Tip 2: Bridge the Gap Between On- and Off-Site Workers

Communication, efficiency, and collaboration can suffer when in-person and remote teams have difficulty connecting. A lack of togetherness can often lead to frustration among team members, resulting in reduced engagement with projects. This can especially affect remote workers, who may feel left out when meeting virtually with a group of on-site employees.

Keeping all teams on the same page will require effort, but the right office design will help. Consider one of your office’s key zones: the conference room. In conference rooms, both in-office and remote workers will inevitably participate in hybrid meetings but will suffer if these spaces don’t properly accommodate video conferencing. Investing in tools like TV screens to project Zoom meetings, several high-quality microphones, and 360-degree webcams will help the distributed workforce feel as though they are all in one room, working together.

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Tip 3: Opt for Modular Zones Instead of Rigid, Single-Use Workspaces

At one time, most offices featured designated workspaces, such as cubicles, for each employee. Though that may still work for some companies, it doesn’t work for a number of evolving businesses — especially post-pandemic. Employers and employees alike increasingly seek flexibility, and hybrid work only amplifies this.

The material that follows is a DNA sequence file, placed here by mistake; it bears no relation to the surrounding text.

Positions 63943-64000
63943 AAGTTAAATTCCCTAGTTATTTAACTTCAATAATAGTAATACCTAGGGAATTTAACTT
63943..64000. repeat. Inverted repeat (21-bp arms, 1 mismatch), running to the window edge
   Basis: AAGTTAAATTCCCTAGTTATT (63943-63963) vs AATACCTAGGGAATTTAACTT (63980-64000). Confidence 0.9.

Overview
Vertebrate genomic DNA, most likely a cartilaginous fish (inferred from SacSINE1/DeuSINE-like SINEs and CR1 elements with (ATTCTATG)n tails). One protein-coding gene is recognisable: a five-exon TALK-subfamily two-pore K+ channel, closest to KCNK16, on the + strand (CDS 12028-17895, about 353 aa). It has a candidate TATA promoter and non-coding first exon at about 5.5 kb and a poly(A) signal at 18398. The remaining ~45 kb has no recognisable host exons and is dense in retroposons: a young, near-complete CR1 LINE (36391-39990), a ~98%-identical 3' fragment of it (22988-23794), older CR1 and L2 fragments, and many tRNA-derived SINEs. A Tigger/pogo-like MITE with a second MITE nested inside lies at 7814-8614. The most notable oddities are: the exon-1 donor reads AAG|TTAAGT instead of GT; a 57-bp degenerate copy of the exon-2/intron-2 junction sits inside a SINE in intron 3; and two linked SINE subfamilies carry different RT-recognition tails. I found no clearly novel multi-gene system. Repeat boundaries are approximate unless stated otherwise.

These days, it’s not uncommon for workers to perform multiple types of work in different areas of the office. Having modular, activity-based zones within the office is one of the most effective ways to remain flexible while providing sufficient workspace for employees. Instead of having dedicated space for each employee, you may find that it suits your business better to have a zone dedicated to individual work, a few zones for meetings and collaborative work, and a zone for breaks.

Modularity will also optimize your company’s usage of the office’s square footage. This can come especially in handy in markets where office space per square foot is costly. For businesses with offices in LA, for example, where office rental prices lean higher, this strategy can be instrumental in helping to reduce real estate costs.